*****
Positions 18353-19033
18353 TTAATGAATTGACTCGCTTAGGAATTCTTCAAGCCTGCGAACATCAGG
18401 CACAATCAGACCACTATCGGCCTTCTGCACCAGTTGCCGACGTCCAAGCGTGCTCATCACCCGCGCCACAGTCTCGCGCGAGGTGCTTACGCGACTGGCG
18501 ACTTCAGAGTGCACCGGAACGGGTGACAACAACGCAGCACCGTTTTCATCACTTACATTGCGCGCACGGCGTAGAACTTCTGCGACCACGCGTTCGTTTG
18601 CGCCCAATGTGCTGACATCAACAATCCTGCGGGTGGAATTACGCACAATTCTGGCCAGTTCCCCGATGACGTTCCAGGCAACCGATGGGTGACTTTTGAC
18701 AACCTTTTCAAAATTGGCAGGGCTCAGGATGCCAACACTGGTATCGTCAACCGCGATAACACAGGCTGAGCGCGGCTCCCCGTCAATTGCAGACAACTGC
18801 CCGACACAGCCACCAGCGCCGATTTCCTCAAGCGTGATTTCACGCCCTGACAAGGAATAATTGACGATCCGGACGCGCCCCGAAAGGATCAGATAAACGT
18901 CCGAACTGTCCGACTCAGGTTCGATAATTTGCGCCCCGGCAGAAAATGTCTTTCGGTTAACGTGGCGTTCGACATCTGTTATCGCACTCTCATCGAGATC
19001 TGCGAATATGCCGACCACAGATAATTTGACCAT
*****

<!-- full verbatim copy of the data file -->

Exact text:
Positions 18353-19033
18353 TTAATGAATTGACTCGCTTAGGAATTCTTCAAGCCTGCGAACATCAGG
18401 CACAATCAGACCACTATCGGCCTTCTGCACCAGTTGCCGACGTCCAAGCGTGCTCATCACCCGCGCCACAGTCTCGCGCGAGGTGCTTACGCGACTGGCG
18501 ACTTCAGAGTGCACCGGAACGGGTGACAACAACGCAGCACCGTTTTCATCACTTACATTGCGCGCACGGCGTAGAACTTCTGCGACCACGCGTTCGTTTG
18601 CGCCCAATGTGCTGACATCAACAATCCTGCGGGTGGAATTACGCACAATTCTGGCCAGTTCCCCGATGACGTTCCAGGCAACCGATGGGTGACTTTTGAC
18701 AACCTTTTCAAAATTGGCAGGGCTCAGGATGCCAACACTGGTATCGTCAACCGCGATAACACAGGCTGAGCGCGGCTCCCCGTCAATTGCAGACAACTGC
18801 CCGACACAGCCACCAGCGCCGATTTCCTCAAGCGTGATTTCACGCCCTGACAAGGAATAATTGACGATCCGGACGCGCCCCGAAAGGATCAGATAAACGT
18901 CCGAACTGTCCGACTCAGGTTCGATAATTTGCGCCCCGGCAGAAAATGTCTTTCGGTTAACGTGGCGTTCGACATCTGTTATCGCACTCTCATCGAGATC
19001 TGCGAATATGCCGACCACAGATAATTTGACCAT